When Should You Repot Your Household Plants? Although conventional wisdom has long held that plants should be repotted during the spring, Ashley advises that it is best to once again be attentive to your plant and what its condition is telling you. After all, temperatures vary greatly from region to region, and while plants may go dormant during winter in colder climates, in the southeastern or western states where win- ters are known to be fairly mild, your plant may continue to flourish and outgrow its current pot.

When you repot your plants, Ashley recommends making the move a slight one. It is less of a shock to the plant to be moved to a pot that is an inch or so larger than its current pot, rather than moving a plant from a small 4-inch pot to a 10-inch pot. Choose a pot the next size up and allow your plant to grow in familiar conditions. Remember, wellness is all about self-care. Ashley’s advice: “When you’re watering your plants, don’t forget to water yourself and your mind, and that just means practicing those self- care components and giving yourself what you need, just as you care for your plants.”

By Melinda Burris


August 2023

GREENHOUSE OPTIONS EVERY SPACE AND BUDGET When you picture a greenhouse in your mind, you likely think of the traditional plastic-wrapped tent or structure equipped with copious windows. Both are great options. However, if space or budget don’t allow for those designs, get your plant shelter another way. Let’s look into some design styles for every space and budget. FOR


Take that image of a plastic or glass enclosed space and bring it down to a smaller level. After all, not everyone has room for an entire structure for growing plants. However, most people have access to a deck or sunny spot next to a window. Look around your home for items you already have or can easily access. Clear plastic cups make easy, yet effective, covers to insulate individual plants. If you’ve acquired a collection from your Starbucks addiction, use them to nurture young plants. Simply place them over the top, pressing them firmly into the soil to create a protective seal from the cold. Similarly, use empty grape, strawberry, or spinach containers to your advantage. On a slightly large scale, you can use all sizes of clear plastic totes to cover groupings of plants. They do a great job of both keeping them warm and creating a moist environment through condensation. Plastic sheeting, bags, shower curtains, and clear tablecloths can be put to good use too. Drape bags over a potted plant, securing the open end of the bag tightly around the pot. If this creates too much pressure on your plants, place a tomato cage over the plant to provide protection for the plant and support for the bag.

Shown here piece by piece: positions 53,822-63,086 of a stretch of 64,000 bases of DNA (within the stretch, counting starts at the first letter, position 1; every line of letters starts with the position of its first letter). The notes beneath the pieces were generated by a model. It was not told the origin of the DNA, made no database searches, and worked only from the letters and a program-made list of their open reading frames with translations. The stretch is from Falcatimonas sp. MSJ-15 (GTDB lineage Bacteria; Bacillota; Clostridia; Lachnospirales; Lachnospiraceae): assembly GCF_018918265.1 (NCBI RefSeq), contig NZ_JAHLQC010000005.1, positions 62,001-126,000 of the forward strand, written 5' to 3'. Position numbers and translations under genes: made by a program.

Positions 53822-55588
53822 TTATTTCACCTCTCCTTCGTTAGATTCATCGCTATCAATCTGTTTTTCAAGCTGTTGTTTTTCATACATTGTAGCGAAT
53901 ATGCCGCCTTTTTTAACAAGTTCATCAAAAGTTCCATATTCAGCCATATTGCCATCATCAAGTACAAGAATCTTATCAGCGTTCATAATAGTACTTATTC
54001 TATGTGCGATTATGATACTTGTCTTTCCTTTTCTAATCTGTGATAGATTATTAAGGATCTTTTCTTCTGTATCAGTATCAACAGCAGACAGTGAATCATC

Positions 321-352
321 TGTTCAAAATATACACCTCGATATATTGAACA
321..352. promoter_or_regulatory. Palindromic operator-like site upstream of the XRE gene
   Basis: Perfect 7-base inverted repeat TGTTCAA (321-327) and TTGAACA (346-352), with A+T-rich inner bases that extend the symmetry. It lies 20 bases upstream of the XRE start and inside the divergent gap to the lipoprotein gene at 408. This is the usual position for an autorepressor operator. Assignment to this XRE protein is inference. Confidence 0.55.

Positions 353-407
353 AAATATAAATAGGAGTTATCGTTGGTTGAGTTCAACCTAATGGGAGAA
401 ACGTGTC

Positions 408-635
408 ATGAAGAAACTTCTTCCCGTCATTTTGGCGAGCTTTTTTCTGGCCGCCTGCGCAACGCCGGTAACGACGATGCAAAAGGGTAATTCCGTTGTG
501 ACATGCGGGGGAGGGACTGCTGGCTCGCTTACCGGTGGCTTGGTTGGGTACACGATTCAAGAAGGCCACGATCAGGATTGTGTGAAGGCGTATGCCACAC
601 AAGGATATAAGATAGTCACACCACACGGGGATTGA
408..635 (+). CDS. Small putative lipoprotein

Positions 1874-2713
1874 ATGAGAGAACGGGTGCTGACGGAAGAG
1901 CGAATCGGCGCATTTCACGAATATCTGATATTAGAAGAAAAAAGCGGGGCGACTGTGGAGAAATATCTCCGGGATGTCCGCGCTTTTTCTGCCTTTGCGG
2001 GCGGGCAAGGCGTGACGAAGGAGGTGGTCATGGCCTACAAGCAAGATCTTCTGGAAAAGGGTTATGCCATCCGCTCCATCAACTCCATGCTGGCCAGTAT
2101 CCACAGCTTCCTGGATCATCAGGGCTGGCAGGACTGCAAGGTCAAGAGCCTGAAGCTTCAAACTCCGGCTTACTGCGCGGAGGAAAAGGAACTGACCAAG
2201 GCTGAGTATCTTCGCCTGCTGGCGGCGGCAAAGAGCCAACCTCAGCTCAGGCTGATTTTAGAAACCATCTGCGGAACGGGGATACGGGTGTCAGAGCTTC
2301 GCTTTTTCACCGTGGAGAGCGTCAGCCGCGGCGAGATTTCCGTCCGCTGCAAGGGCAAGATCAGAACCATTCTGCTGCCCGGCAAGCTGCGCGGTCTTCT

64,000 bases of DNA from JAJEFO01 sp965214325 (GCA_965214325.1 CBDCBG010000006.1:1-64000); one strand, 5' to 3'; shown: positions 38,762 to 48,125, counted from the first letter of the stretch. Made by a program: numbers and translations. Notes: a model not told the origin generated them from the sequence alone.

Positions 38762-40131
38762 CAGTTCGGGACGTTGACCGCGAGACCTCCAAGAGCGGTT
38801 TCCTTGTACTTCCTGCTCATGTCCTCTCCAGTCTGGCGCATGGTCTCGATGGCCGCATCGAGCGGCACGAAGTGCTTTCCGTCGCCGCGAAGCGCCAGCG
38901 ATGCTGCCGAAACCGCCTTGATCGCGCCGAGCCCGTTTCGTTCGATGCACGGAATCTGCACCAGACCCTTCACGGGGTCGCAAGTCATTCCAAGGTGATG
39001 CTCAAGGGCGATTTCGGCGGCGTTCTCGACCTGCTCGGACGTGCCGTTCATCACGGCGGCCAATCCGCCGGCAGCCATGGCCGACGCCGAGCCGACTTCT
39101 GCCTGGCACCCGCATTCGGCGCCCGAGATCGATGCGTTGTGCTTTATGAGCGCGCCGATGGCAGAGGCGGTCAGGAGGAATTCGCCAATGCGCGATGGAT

For a larger and more durable structure, build a basic greenhouse structure to cover your raised beds. There are countless design possibilities. Build any size and shape that works for you. Then cover the frame with plastic sheeting, a clear tablecloth or used shower liner. Tack the plastic in place if needed. Similarly, you can lean whole pallets together into an a-frame and cover with plastic. Or, use a rolling closet to house plants while they grow. Convert your temporary storage closet into a shelving unit by attaching shelves to the vertical supports or hanging shelves from the top hanging bar. Just make sure the outer covering is clear enough to allow natural light through. You can also use glass or plexiglass for your smaller greenhouse. Use framed glass you already have. Think of a picture frame or framed art. Base your design on the size of these framed pieces of glass. For example, use four wood picture frames for the sides of the box, attaching them together on the corners. Then attach a hinge to a larger wood frame on the top. This will allow the top glass lid to raise and lower so you can water and care for plants inside the mini greenhouse. Keep your smaller plants inside until they’re ready to transplant.